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Crop Rotation

Explanation of crop rotation and how to rotate crops in your own vegetable plot


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Jump to:    What is Crop Rotation?  |  Why Rotate Crops?  |  Main Vegetable Groups  |  How do you rotate crops?   

If you've ever heard of the term "crop rotation" and wondered what it is or how to do it, this article should answer all your questions.

Although this method may be considered by some as old fashioned, as with many traditional practises, there are very sound reasons for operating a crop rotation regime in any vegetable patch - large or small.

What is Crop Rotation?

Crop rotation is the growing of different types of vegetables in different areas of a vegetable plot from one growing season or year to the next  growing season or year. So, for example, you should not grow cabbages in the same place for more than one growing season.

Why Rotate Crops?

The main reason for rotating crops is to prevent the build up of pests and diseases which affect different crops. For example, carrot root flies lay their eggs on or near carrot plants and once these turn into little grubs,  they will burrow into any carrots in the soil. By not growing carrots in the same place the next season, it is less likely that you'll get a build up of carrot root fly grubs in that part of your plot which can, potentially, decimate your current and future carrot crop.

Main Vegetable Groups used in Crop Rotation

Before you can put crop rotation into practise, you must learn which vegetables belong to which group. It is actually quite simple and much of it is common sense so don't feel you are going to have to learn the Latin name of every single vegetable in order to do it properly.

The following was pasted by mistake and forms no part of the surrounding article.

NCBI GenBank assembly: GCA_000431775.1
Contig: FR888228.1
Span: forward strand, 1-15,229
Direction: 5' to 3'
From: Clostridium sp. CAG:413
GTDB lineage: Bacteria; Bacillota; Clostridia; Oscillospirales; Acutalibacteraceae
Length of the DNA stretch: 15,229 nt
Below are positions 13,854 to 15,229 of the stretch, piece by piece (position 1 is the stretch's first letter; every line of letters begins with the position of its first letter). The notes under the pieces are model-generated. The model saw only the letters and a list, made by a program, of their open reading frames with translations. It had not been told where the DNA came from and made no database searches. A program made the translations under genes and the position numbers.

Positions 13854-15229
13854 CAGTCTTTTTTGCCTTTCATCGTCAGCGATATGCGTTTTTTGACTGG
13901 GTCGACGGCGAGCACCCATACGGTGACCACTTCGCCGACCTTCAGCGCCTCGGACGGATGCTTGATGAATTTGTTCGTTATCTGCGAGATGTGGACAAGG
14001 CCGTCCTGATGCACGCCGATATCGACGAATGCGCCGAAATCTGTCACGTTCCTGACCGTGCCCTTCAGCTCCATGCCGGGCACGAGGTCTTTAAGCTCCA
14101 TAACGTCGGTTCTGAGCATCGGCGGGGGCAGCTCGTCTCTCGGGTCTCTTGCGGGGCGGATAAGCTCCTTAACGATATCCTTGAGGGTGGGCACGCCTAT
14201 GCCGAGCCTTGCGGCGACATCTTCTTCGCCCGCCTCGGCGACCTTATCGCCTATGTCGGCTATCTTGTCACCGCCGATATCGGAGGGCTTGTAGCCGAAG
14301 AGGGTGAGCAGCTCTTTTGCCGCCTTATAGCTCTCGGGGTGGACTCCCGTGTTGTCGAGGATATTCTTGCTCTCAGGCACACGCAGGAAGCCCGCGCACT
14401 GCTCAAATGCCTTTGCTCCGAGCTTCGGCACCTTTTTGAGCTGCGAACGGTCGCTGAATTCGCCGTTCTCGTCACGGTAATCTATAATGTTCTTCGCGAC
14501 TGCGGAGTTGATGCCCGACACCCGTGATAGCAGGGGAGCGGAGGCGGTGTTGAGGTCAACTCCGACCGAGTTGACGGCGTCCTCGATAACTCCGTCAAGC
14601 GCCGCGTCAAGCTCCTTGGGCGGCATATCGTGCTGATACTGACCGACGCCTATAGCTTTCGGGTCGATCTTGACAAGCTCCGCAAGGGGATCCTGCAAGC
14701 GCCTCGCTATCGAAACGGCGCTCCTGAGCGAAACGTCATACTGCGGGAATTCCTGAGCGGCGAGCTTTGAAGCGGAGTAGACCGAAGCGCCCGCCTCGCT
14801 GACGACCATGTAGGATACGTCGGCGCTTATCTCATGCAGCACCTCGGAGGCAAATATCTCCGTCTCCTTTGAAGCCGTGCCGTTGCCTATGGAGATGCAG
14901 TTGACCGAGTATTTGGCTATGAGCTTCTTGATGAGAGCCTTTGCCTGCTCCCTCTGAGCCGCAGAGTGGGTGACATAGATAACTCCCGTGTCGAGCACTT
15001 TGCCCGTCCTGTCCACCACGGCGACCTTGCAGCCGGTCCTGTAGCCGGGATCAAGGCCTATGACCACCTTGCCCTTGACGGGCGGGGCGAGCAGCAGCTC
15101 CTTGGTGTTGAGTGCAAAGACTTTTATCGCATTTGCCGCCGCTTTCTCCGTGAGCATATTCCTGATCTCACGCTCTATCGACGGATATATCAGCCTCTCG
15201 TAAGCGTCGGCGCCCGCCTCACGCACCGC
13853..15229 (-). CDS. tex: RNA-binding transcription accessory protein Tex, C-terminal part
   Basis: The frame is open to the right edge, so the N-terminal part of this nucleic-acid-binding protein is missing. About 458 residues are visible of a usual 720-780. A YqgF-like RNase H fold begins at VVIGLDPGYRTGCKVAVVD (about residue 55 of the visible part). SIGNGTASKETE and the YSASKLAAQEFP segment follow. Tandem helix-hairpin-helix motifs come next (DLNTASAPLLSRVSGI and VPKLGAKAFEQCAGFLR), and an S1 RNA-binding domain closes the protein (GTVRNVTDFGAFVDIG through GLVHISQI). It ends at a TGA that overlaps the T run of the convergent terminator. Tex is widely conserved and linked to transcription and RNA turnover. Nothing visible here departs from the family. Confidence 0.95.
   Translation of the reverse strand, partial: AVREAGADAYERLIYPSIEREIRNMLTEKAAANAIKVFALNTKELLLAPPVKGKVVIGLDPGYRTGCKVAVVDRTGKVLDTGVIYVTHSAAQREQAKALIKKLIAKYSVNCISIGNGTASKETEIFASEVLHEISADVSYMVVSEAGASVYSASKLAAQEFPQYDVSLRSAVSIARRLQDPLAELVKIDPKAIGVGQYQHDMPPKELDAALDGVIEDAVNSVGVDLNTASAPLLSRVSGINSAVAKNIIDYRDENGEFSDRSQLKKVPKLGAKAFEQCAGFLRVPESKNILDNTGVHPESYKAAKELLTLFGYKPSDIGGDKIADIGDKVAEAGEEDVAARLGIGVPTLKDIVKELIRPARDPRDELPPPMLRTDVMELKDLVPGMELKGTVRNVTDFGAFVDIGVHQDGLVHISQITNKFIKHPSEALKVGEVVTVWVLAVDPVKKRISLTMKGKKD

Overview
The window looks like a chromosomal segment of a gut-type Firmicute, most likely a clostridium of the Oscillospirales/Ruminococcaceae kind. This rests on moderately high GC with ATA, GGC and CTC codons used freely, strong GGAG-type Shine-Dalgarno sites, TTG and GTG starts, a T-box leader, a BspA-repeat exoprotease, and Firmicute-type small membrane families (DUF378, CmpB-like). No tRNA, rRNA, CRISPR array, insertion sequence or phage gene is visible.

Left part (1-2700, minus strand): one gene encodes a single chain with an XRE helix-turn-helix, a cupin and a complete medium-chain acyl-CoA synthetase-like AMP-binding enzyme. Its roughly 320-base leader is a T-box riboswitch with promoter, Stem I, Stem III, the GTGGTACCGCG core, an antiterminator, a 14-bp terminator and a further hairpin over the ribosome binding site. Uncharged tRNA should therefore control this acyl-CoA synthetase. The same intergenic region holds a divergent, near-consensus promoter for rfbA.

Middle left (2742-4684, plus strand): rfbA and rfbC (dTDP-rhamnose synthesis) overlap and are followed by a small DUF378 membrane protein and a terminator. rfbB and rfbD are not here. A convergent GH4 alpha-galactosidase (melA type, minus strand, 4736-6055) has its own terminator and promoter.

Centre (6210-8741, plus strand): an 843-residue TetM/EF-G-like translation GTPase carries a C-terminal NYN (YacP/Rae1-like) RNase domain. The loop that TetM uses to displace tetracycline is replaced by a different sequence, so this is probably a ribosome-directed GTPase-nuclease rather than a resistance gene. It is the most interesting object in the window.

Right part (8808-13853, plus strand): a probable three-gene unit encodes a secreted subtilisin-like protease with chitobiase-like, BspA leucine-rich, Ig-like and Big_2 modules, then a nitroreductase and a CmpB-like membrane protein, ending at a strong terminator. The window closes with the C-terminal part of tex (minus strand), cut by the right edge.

For crop rotation purposes, vegetables are divided into three groups namely  "Root Vegetables",  "Brassicas" and "Others". For a full list of which group all vegetables belong to, click here, but below is an example  of a few vegetables and the group in which they belong:-




Root Crops


Brussels Sprouts

How to Rotate Crops

The traditional method is based on a three year cycle and consists of dividing your plot into three areas - i.e. one for each group. Although the area for each group doesn't have to be exactly the same size, it makes things easier in future years as the aim is to grow one of the groups of vegetables in each of the areas then change it around the next year so the vegetable types aren't growing in the same area two years running. So, in three years, each area will have only grown one group once, and then the whole cycle can be started again.

Below are examples of how crop rotation would work however it should be noted that if you plan on growing your vegetables in a more mixed up way, perhaps with cabbages dotted around the plot in various locations, then it is less likely that any serious build-up of a particular pest will take hold in any specific area.

Crop Rotation Main Year 1 Crop Rotation Main Year 2 Crop Rotation Main Year 3


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